Africa sanitation: Why sanitation is a good investment

Africa sanitation: Why sanitation is a good investment

When seeking a good return on investment, a toilet is probably the last place you would look. A toilet is more often associated with flushing money away. But failure to appreciate the value of human waste is a missed opportunity.

According to the World Bank, every $1 invested in sanitation yields a $5 return. Investing in sanitation by encouraging communities to build toilets and teaching children good hygiene practices not only ensures health and dignity; it’s a potential money spinner. In an international consumer context where people own more cellphones (6.4bn) than toothbrushes (4.2bn), a toilet is essential and affordable, provided there is sufficient demand.

The cost of ignoring sanitation 

Globally some 2.5bn people have no access to a hygienic toilet – that’s one in every three people. In sub-Saharan Africa, 69% of people do not have improved sanitation. Population growth and urbanisation increase the urgency of the need for access to sanitation. The Millennium Development Goal (MDG) target to halve the proportion of people living without sanitation is off track for 2015 and hundreds of millions of people living in developing countries – particularly women, children, the poor and the marginalised – are bearing the burden. 

In 2008, African governments signed the eThekwini Declaration, which committed them to spend at least 0.5% of their GDP on sanitation and hygiene, and to put in place separate budget lines for water and sanitation spending to improve accountability and track progress. Five years on, only one country, Equatorial Guinea, has been confirmed to have met the 0.5% funding commitment. 

The implications of this failure to honour financial commitments are plenty. For those that have no household latrine whatsoever, open defecation is not just an inconvenience; it’s a daily threat to their health and that of their family, as well as the wider community.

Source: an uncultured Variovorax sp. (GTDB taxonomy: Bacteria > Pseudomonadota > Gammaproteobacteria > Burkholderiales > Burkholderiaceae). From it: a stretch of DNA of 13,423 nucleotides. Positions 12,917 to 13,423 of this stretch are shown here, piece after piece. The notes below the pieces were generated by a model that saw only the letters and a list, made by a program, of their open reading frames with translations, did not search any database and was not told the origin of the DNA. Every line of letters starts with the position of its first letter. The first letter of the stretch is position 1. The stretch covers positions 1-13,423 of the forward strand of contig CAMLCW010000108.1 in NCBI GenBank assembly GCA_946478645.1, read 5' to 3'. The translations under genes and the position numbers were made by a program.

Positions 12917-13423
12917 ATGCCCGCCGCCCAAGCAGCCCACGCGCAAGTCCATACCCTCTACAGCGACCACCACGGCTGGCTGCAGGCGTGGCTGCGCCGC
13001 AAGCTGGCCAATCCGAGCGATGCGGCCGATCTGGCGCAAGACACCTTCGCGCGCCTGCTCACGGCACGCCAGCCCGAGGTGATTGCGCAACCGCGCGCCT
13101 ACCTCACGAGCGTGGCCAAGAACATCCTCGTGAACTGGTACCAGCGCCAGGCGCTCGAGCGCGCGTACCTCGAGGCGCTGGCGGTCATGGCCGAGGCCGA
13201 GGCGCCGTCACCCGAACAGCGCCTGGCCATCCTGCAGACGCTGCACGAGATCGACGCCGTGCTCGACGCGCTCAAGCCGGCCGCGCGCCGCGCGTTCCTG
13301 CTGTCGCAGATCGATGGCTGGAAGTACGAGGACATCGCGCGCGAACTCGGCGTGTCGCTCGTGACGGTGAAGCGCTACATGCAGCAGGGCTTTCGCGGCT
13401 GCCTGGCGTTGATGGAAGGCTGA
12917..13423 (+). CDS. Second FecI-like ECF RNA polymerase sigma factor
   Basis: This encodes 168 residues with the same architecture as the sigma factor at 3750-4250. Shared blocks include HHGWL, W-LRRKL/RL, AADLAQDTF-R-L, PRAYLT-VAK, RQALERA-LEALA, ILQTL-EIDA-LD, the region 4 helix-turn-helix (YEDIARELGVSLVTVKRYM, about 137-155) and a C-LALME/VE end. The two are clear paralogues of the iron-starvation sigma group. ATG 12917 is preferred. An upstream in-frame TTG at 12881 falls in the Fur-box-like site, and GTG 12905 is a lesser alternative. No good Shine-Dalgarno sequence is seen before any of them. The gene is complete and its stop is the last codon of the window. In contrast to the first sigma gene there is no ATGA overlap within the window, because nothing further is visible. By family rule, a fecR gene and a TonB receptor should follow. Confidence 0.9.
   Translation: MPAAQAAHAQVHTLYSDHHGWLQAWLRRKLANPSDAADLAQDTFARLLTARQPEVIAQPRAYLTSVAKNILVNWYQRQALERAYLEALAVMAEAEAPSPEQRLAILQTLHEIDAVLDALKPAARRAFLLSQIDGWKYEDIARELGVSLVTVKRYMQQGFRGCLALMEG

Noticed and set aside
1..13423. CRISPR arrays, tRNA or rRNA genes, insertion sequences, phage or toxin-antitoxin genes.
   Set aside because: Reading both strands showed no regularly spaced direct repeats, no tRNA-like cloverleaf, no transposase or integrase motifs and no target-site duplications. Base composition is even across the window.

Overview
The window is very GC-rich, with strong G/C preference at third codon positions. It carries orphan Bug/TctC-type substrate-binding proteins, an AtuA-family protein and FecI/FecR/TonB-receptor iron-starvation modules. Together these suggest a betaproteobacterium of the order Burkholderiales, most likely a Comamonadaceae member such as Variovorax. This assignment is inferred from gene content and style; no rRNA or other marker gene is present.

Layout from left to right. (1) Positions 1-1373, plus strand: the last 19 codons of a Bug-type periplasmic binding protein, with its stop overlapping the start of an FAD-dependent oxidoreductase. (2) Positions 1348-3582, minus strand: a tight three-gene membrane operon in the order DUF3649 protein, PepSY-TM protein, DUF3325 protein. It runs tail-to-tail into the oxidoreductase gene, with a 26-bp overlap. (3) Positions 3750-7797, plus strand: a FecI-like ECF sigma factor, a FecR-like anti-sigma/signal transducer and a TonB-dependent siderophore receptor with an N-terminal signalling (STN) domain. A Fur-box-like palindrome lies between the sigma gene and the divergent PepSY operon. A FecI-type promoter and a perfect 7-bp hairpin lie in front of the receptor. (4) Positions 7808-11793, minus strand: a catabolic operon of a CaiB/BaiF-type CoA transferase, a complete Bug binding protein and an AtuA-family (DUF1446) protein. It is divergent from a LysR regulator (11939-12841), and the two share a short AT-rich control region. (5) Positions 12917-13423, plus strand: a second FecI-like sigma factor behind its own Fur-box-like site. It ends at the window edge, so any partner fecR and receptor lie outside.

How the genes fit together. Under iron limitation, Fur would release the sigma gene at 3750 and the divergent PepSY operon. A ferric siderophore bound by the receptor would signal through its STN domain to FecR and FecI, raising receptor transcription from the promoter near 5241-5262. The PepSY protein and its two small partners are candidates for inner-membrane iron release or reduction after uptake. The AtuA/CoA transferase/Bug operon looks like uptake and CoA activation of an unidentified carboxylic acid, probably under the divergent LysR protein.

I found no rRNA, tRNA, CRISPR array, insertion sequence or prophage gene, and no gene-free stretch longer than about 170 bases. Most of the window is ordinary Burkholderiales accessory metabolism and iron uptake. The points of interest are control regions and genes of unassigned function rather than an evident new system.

Women and girls are particularly vulnerable given that poor sanitation exposes females to the risk of assault, and when schools cannot provide clean, safe toilets, sanitary pads and changing rooms, girls’ attendance drops. Many girls stay away from school due to fear of staining, menstrual cramps and the problems of managing menstruation with only poor sanitation facilities at their schools. In Africa it is estimated that within four years of high school, each girl loses 156 learning days, that’s one sixth of learning time.

The economic cost of inadequate sanitation in sub-Saharan Africa is more than $30bn, according to the World Bank. Time out from work due to illness associated with poor sanitation means a lack of productivity and lack of earnings. Universal access to sanitation and water would free up 74bn working days per year. Lower school and work productivity contribute to negative economic impacts of at least 3% of GDP.

Every day, around 2,000 children die a premature death due to diarrhoea caused by a lack of access to safe toilets and clean water. According to the World Health Organisation, diarrhoeal disease consumes a huge share of health costs because it is so widespread – at any given time roughly one third of the world’s hospital beds are occupied by people suffering from diarrhoeal disease and other illnesses associated with inadequate sanitation and water supply. 

Health care costs include consultation, medication, transport and hospitalisation. If everyone had access to adequate sanitation and water services, patients would save themselves $565m and the world’s health sectors would save around $12bn every year.

Each person practising open defecation spends almost 2.5 days a year finding a private location to defecate, a heavy time burden with grave productivity implications. Although sanitary facilities are common in the workplace, access to a hygienic toilet is often more difficult for women and girls who tend to be home-based. 

Children cannot learn if they are too weak from diarrhoea-related malnutrition or intestinal worms, diseases often contracted through insanitary conditions at the school.  According to a UNICEF study, only one third of primary schools in sub-Saharan Africa have adequate sanitation facilities. The result is that sanitation-borne diseases spread and children either cannot concentrate in class, or stay home.

Schools are one of the best places to teach good hygiene and the presence of clean toilets separated for boys and girls is a big pull for school attendance. Without a clean private place to attend to sanitary needs at school, many girls miss days when they begin to menstruate. Educated girls tend to marry later and have fewer, healthier children. The resulting impact on economic growth means an investment in school sanitation brings long-term rewards.


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Written by African Business Magazine

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